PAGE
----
Under the revised substance-abuse policy, Hampton, who initially was signed by the Bengals and who spent time on the Giants’ practice squad last year, faces a two-game suspension, if ultimately found to be responsible for driving while intoxicated. To be suspended, however, he first has to be on a regular-season roster. Given the new charges, that may never happen.
New Cleveland quarterback Josh McCown says that if some people doubt he’s the man to turn the Browns around, he understands that.
The Buccaneers went 1-10 in games McCown started in 2014, and McCown realizes that some people think that means the Browns are going to suffer a similar fate if he’s their starter in 2015. But McCown points out that he played well the year before in Chicago, and he thinks he can play well in Cleveland.
“I get it,” McCown told Northeast Ohio Media Group. “I understand people’s perceptions of me. I don’t back off it or shy away from [the 1-10 record in 2014]. I understand people’s frustration. But my mindset is to come in here, grow and improve as a football player, and help this team win football games. When I’ve been able to operate in a system that’s organized and been around for awhile like I did in 2013 with the Bears, I’ve been able to play at a high level.”
McCown did operate at a high level in 2013 with the Bears, throwing 13 touchdown passes and just one interception. But in the rest of McCown’s career, he has totaled 48 touchdowns and 58 interceptions. The Browns have to hope they get a quarterback who looks like the Josh McCown of 2013.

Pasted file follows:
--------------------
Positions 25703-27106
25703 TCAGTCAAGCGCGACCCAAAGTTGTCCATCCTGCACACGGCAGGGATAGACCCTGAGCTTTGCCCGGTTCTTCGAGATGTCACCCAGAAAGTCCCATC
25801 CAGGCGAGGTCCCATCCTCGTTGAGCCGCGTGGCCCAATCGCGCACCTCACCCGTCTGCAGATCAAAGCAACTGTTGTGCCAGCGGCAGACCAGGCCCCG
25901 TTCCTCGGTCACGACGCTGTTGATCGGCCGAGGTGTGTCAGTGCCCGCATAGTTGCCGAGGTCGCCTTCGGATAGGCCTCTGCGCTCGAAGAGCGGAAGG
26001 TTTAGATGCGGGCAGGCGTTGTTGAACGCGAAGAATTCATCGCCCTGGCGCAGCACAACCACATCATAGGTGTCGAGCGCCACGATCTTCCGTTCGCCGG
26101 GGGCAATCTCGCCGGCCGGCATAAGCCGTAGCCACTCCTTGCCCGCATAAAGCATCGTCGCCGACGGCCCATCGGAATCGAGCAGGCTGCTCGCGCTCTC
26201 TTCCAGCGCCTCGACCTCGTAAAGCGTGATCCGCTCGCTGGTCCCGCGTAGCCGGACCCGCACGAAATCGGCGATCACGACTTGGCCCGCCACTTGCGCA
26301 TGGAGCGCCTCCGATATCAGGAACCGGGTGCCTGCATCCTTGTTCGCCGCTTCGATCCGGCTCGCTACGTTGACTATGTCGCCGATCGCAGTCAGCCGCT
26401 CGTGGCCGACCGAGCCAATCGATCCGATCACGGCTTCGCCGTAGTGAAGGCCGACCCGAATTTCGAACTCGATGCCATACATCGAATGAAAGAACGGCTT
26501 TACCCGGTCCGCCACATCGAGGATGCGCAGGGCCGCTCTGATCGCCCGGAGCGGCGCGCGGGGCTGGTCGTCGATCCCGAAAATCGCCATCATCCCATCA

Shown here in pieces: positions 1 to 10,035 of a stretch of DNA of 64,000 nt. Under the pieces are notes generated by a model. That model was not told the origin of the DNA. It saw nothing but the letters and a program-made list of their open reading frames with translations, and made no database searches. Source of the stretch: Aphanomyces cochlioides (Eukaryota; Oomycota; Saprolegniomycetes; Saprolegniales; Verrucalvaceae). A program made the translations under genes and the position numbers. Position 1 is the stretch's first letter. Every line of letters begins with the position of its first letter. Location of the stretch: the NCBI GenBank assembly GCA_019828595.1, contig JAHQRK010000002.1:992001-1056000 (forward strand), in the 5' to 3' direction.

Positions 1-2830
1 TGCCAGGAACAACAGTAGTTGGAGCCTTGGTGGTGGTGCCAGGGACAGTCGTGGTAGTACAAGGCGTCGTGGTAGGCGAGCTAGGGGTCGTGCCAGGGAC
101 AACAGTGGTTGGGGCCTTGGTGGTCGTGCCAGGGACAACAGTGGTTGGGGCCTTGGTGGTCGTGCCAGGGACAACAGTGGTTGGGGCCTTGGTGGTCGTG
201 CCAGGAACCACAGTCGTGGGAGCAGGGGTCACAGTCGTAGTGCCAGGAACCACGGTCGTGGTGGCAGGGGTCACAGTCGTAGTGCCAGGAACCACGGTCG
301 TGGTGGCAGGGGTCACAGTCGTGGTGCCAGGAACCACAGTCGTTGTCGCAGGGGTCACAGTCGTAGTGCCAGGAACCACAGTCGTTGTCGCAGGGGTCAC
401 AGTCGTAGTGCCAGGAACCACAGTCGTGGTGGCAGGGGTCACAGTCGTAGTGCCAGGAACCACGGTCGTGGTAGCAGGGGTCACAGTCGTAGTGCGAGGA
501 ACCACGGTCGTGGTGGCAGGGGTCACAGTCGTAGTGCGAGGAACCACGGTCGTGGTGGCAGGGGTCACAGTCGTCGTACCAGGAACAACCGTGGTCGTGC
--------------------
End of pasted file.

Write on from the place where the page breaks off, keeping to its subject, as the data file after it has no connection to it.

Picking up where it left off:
McCown will have more to say on Monday, when he is scheduled to join PFT Live.
There’s a popular view among some in the media that NFL Commissioner Roger Goodell enjoys complete and total power over the league’s players, especially on matters of discipline. That popular view also is not accurate.
Apart from the reality that all discipline for on-field infractions falls under the jurisdiction of Ted Cottrell or Derrick Brooks, who were jointly appointed and are jointly paid by the NFL and NFLPA, the recently-revised PED and substance-abuse policies feature unprecedented use of third-party arbitration for most offenses.
Of course, the Commissioner retains full authority over the personal-conduct policy, a power that has had for years. But while many (including us) routinely have characterized Roger Goodell’s authority as reflecting “judge, jury, and executioner” status, it’s important to remember one key point: In three recent high-profile executions, the guy swinging the axe has missed the mark.